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Defense Witnesses Testify in Ibarra Murder Trial

A judge denies additional motions to drop charges against the defendants, and a jail buddy of one of the men takes the stand

Ramon Maldonado listens as his attorney asks a question Monday during the trial for the death of Anthony Ibarra in March 2013. Maldonado is one of six men on trial in Santa Maria.
Ramon Maldonado listens as his attorney asks a question Monday during the trial for the death of Anthony Ibarra in March 2013. Maldonado is one of six men on trial in Santa Maria. (Janene Scully / Noozhawk photo)

Defense attorneys in the trial of multiple men charged with the gang-related torture-murder of Anthony Ibarra two years ago called witnesses Monday aimed at raising doubts about earlier testimony linking the defendants to the crime. 

Monday marked the official start of the defense case in the trial since the prosecutor rested her case on Friday afternoon, the end of the seventh week of testimony.

Ramon Maldonado, his dad, David Maldonado, Jason Castillo, Reyes Gonzales, Anthony Solis and Santos Sauceda are charged in connection with the death of the 28-year-old Ibarra in a house on West Donovan Road in March 2013. 

Ibarra’s body was found days later in a U-Haul truck parked in Orcutt. Authorities have said Ibarra owed drug debts to the gang.

On Monday, Jose Ramirez-Melgoza, a county jail inmate sentenced to state prison earlier this year for a felony crime involving a different case, said he met Robert Stan Sosa, a co-defendant in the Ibarra murder case who testified for the prosecution, while both were in protective custody. Sosa's deal calls for a 15-year sentence for his role in Ibarra's slaying.

Sosa reportedly told his jail buddy he was looking at taking a deal with prosecutors, Ramirez-Melgoza testified.

"His view was that he had to say certain things in order for him to even receive that deal that he wanted to be on the table," Ramirez-Melgoza said. "He had to say whatever it is that the DA said, and he also did mention that if he didn't say those certain things at trial, that deal would be taken off table."

But Senior Deputy District Attorney Ann Bramsen asked whether Sosa had related to his jail buddy that the entire meeting between Sosa, her and police had been recorded.

The witness also couldn’t identify who else might have heard the conversation between Sosa and him, although it took place in a big room late at night.

In his criminal case Ramirez-Melgoza was represented by David Bixby, who is the defense attorney in this case for David Maldonado.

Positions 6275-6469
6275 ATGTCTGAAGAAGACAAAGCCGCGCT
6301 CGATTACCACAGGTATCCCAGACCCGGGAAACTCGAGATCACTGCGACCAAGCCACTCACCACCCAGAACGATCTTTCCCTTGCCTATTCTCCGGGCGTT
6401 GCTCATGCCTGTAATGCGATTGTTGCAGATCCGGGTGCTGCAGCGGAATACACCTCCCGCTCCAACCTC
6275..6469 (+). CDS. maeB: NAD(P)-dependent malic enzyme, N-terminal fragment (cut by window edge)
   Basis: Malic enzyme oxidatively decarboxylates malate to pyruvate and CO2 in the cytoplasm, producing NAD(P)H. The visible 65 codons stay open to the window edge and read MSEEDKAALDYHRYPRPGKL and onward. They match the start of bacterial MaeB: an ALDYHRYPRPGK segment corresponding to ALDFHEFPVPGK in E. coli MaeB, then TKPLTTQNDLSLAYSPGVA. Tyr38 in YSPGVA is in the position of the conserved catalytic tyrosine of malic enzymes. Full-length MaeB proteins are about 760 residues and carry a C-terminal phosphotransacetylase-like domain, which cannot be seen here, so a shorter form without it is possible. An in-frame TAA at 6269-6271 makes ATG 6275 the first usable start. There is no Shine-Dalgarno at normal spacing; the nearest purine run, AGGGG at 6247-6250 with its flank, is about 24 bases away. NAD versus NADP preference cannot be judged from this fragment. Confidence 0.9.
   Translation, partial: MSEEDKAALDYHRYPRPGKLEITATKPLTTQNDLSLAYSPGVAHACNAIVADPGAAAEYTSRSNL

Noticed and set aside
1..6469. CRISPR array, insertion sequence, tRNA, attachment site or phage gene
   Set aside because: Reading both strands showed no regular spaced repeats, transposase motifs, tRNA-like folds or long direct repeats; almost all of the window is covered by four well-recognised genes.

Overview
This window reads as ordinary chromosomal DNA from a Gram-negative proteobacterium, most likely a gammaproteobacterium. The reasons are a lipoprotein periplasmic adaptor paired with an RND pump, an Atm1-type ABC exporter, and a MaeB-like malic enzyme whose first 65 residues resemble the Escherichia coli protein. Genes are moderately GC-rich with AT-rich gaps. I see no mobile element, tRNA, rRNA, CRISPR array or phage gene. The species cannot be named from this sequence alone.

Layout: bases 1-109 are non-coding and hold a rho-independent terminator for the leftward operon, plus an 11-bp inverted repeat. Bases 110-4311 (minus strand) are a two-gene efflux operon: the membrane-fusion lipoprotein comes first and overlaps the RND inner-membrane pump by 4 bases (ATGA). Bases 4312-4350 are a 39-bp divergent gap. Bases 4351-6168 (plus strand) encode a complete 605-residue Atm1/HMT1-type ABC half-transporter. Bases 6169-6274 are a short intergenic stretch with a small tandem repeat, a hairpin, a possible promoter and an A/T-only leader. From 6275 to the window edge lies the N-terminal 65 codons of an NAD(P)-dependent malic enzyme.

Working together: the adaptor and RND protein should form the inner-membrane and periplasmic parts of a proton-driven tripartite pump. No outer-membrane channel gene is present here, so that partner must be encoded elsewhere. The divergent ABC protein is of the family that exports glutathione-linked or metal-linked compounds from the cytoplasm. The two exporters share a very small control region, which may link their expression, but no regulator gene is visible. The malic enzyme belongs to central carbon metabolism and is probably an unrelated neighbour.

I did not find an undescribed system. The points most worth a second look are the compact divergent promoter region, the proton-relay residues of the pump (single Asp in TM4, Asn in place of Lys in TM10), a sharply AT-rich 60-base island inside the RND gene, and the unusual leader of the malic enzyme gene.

Ramirez-Melgoza also said he only mentioned the conversation with Sosa from last summer once his own case was resolved.

“I thought it would be wise,” Ramirez-Melgoza said of the reason he waited.

Throughout the trial, defense attorneys have suggested someone other than their clients killed Ibarra.

Another witness testified about an encounter with Angel Escobar, a resident of the home where the brutal attack took place. 

Luna Foster said on the night of attack she walked with Escobar from the neighborhood near Donovan Road and Blosser Road to buy cigarettes at a convenience store at the corner of Broadway and Bunny Avenue.

En route, Escobar veered off and went elsewhere, giving her cash to buy cigarettes, Foster said. Before leaving, Escobar allegedly told the woman to say he had gone to the store with her.

“The last time I saw him is when we parted ways,” she said.

She said he only told this to a defense investigator recently, and wasn’t clear if she returned a police detective’s call or left a message.

“I have a bad memory,” she said under questioning from the prosecutor. “Things I can remember, I remember.”

Before the witnesses began testifying, Santa Barbara County Superior Court Judge Rick Brown denied motions to drop charges against the remaining defendants. On Friday he denied the motion to acquit the lead defendant, Ramon Maldonado.

Defense attorneys argued individually for acquittal, but Brown only agreed to drop a special circumstance of torture for David Maldonado, with the consent of the prosecutor. 

In his opening statement delivered Monday after deferring it weeks ago, Bixby told the jury that several people remained at the house after his client, David Maldonado, left March 17, 2013.

"What transpired after that time, Mr. Maldonado would have no idea," Bixby said, adding that while evidence shows a screwdriver caused the fatal injury who did it was when it was done is not known.

"That still remains a mystery as to this day," Bixby said.

Noozhawk North County editor Janene Scully can be reached at .(JavaScript must be enabled to view this email address). Follow Noozhawk on Twitter: @noozhawk, @NoozhawkNews and @NoozhawkBiz. Connect with Noozhawk on Facebook.

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